^{2 }and establish that the criteria to be minimized are given by
$\begin{array}{cc}V\ue8a0\left(\theta \right)=\sum _{l={L}_{1}}^{{L}_{2}}\ue89e\text{\hspace{1em}}\ue89ew\ue8a0\left(l\right)\ue89e{\left({R}_{{s}_{1}\ue89e{s}_{2}}\ue8a0\left(\theta ,l\right)\right)}^{2}& \left(5\right)\end{array}$

[0031]
It should be noted that the weight function is not dependent on the parameters and can therefore be seen as constants in the context of obtaining the derivative. This gives us an opportunity, without loss of generality, to set the weight function to 1 for all choices of 1.

[0032]
Principally, the cross correlation function would be able to be estimated by means of the outputs of the separation structure in FIG. 4. A better method is, however, to determine an explicit expression for the cross correlation given stationarity and a decided number of parameters. This is better since an estimate of the cross correlation is influenced by the parameters in the separation structure and an uncertainty arises in the estimate. Assuming temporary stationarity in e1(n) and e2(n), this implies that estimates of correlations with regard to these stable estimates and the effect of parameter alterations are only observable when calculating the cross correlation by using the explicit expression. Under ideal circumstances estimating the cross correlation and its calculation would not differ. Practically, estimating implies an undesrired uncertainty in the estimates, however. In applications with high data rates, it can be rewarding to estimate the cross correlation. Differently put, it is an decision to take which depends on the application.

[0033]
The cross correlation is given by

R _{s} _{ 1 } _{s} _{ 2 }(θ.l)=R _{e} _{ 1 } _{e} _{ 2 }(l)−c ^{T} r _{e} _{ 2 } _{e} _{ 2 }(l)−d ^{T} r _{e} _{ 1 } _{e} _{ 2 }(l)+c ^{T} R _{e} _{ 2 } _{e} _{ 1 }(l)d (6)

[0034]
where

θ=[c ^{T} d ^{T}]^{T}

[0035]
the vectors and matrix in the equation follows from the definition of the cross correlation and FIG. 4. Formulation of an LMSlike method and a Newton method follows from equation (5) and equation (6).

[0036]
Depending on the forward (FIGS. 4) or the backwardconnected (FIG. 5) separation structure being used, different expressions for updating the coefficients in e are obtained. It should be noted that the backward connected structure results in immediate estimates of the source signals. The forward connected example requires an inverse filtering of the output signals to obtain a similar result. The advantage with the forward connected separation structure is that it is stable if the involved filters are of FIR type.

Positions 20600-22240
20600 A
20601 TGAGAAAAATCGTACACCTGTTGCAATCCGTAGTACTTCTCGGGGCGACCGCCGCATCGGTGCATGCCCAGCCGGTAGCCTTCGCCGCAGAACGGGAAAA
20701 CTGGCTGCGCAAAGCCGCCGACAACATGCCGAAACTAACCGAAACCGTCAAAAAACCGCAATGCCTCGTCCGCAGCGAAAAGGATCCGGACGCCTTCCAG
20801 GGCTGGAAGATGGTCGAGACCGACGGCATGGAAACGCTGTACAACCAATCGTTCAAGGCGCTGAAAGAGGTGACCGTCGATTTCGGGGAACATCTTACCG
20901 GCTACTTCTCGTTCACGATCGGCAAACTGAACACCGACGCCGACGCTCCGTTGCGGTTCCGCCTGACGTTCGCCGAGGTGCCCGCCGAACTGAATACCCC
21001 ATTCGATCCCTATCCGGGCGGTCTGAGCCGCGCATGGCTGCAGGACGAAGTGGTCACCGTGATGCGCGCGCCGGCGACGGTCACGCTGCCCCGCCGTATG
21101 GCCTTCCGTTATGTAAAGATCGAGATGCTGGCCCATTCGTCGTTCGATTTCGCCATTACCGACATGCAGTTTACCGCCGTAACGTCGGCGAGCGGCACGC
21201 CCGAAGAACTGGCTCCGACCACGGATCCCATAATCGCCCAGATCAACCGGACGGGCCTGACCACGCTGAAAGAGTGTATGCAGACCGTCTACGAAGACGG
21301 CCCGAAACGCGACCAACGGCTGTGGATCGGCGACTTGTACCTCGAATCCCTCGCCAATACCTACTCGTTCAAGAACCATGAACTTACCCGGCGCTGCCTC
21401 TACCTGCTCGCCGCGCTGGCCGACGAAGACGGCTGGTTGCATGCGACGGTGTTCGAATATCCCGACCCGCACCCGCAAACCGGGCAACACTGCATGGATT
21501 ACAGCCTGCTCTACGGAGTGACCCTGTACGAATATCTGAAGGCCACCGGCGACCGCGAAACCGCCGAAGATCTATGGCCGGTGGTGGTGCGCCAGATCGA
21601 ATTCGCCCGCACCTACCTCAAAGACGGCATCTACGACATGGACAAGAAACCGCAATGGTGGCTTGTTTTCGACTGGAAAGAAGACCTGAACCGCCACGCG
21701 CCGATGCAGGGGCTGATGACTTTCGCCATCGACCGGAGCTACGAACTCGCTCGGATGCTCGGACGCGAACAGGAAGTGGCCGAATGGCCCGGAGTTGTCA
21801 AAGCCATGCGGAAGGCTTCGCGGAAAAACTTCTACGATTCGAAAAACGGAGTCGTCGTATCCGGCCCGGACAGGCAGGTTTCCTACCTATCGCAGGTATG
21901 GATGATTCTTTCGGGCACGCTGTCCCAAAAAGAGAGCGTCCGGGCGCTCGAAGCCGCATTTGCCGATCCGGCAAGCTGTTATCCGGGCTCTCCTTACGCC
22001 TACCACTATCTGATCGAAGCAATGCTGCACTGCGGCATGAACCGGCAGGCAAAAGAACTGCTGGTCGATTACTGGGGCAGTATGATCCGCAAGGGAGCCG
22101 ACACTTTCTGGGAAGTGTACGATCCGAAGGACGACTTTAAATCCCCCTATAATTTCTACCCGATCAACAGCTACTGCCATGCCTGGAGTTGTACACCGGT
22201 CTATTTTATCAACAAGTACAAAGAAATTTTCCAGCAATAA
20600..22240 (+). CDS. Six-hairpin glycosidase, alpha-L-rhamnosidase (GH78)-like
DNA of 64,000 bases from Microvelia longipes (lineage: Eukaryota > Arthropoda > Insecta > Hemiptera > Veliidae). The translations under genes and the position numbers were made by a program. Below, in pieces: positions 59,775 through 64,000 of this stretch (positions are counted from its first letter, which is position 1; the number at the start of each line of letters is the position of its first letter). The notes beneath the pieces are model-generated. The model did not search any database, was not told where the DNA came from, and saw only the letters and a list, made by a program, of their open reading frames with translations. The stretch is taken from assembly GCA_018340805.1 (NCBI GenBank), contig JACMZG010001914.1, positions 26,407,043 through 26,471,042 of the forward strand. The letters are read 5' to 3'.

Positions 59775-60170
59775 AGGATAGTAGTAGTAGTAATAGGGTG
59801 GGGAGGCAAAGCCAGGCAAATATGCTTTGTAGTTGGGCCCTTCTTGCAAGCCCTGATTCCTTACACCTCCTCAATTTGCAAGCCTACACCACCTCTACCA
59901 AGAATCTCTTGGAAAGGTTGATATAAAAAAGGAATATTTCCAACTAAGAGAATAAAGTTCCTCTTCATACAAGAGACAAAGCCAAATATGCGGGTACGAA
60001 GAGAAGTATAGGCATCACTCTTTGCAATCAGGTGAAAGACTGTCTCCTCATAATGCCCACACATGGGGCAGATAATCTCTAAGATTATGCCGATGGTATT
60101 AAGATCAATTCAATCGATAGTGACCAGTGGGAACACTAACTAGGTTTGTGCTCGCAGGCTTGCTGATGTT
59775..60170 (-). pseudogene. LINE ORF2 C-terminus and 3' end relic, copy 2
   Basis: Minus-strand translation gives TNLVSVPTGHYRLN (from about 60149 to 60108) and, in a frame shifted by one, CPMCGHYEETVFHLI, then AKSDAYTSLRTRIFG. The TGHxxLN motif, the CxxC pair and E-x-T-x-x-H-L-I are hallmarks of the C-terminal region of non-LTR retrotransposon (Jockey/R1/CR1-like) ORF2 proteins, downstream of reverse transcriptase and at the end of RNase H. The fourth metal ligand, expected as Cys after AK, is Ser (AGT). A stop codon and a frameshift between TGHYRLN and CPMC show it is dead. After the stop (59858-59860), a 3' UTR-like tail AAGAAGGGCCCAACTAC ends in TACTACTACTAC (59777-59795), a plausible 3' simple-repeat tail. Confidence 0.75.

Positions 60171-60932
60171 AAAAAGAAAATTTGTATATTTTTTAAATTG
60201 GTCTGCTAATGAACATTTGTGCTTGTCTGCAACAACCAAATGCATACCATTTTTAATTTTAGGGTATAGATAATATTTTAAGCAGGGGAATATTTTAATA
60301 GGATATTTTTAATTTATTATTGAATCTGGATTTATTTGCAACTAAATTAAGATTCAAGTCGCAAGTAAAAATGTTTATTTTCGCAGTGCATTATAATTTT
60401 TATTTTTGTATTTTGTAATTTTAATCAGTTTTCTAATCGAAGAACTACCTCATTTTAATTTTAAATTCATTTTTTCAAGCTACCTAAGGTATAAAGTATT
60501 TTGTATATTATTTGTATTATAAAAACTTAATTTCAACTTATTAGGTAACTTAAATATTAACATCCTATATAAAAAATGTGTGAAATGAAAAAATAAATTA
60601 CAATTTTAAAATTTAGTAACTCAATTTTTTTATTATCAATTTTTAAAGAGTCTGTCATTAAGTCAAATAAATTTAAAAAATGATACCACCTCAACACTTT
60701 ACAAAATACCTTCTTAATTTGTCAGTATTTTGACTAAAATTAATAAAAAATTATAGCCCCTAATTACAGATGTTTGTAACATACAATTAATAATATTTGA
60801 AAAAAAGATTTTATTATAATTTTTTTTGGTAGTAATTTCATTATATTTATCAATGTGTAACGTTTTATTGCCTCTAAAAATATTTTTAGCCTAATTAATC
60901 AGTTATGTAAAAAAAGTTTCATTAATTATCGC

[0037]
By using a regularized Newton algorithm the method can be used without the use of signal detectors. The task of a detector would be to detect whether the useful signal exists. In e.g. ANC this is necessary if the reference signal contains the primary signal.

[0038]
The method comprises the following steps:

[0039]
1. Deciding the correlations e1(n) and e2(n).

[0040]
2. Calculating cross correlation values R_{s1s2}(l) ∀l: L1≦l≦L2 determine the cost

[0041]
3. Updating channel weights with one of the three types of algorithms (LMS, Newton or Reg. N)

[0042]
4. Updating correlations of e1(n) and e2(n).

[0043]
5. Go to 2.

[0044]
Suitable choices of L1 and L2 are L2>70 and L1=−L2. A suitable choice of f(*) is f(x)x^{2}. The task of the weight function is to put the most weight at the minimization of the cross correlation lag with good accuracy, i.e. −30≦1≦30.

[0045]
Preferably, the method is to be implemented with a Digital Signal Processor or a fast Micro Processor, alternatively, a custom design circuit can be used.

[0046]
It should be noted that the present inventions can be implementd in several ways with within the scope of the appended claims.

[0047]
It should be noted that the number of measurable signals can he limited to two.
REFERENCES

[0048]
[1] C. Jutten and J. Herault “Blind separation of sources, part I. An adaptive algorithm based on neuromimetic architecture”, Signal Processing, vol. 24, no. 1, pp. 110, 1991.

[0049]
[2] P. Comon, “Independent component analysis, a new concept?”, Signal Processing, vol. 36, no. Jun, pp. 287314, 1994.

[0050]
[3] B. Widrow, J. R. Glover, J. M. McCool, J. Kaunitz, C. C. Williams, R. H. Hearn, J. R. Zeidler, E. Dong and R. C. Goodlin, “Adaptive noise cancellingg: Principles and applications”, Proc. IEEE, vol.63, no. 12, pp. 16921716, 1975.

[0051]
[4]G. Mirchandani, R. L. Zinser and J. B. Evans, “A new adaptive noise cancellation scheme in the presence of crosstalk”, IEEE Trans., Circ., Syst.II, vol. 39, no. 10, pp. 681.694, 1992.

[0052]
[5] M. AlKindi and J. Dunlop, “Improved adaptive noise cancellation in the presence of signal leakage on the noise reference channel”. Signal Processing., vol. 17, no. Jul, pp. 241250, 1989.

[0053]
[6] M. Feder, A. V. Oppenheim and E. Weinstein, “Maximum likelihood noise cancellation using the EM algorithm”, IEEE Trans. Acoust. Speech, Signal Processing, vol. 37, no. 2, pp. 204216, 1989.

[0054]
[7] E. Weinstein, M. Feder and A. V. Oppenheim, “Multichannel signal separation by decorrelationl”, IEEE Trans. Speech Audio Processing, vol I, no. 4, pp. 405413, 1993.

[0055]
[8] D. Yellin and E. Weinstein, “Criteria for multichannel signal separation”, IEEE Trans. Signal Processing, vol. 42, no. Aug, pp. 21582168, 1994.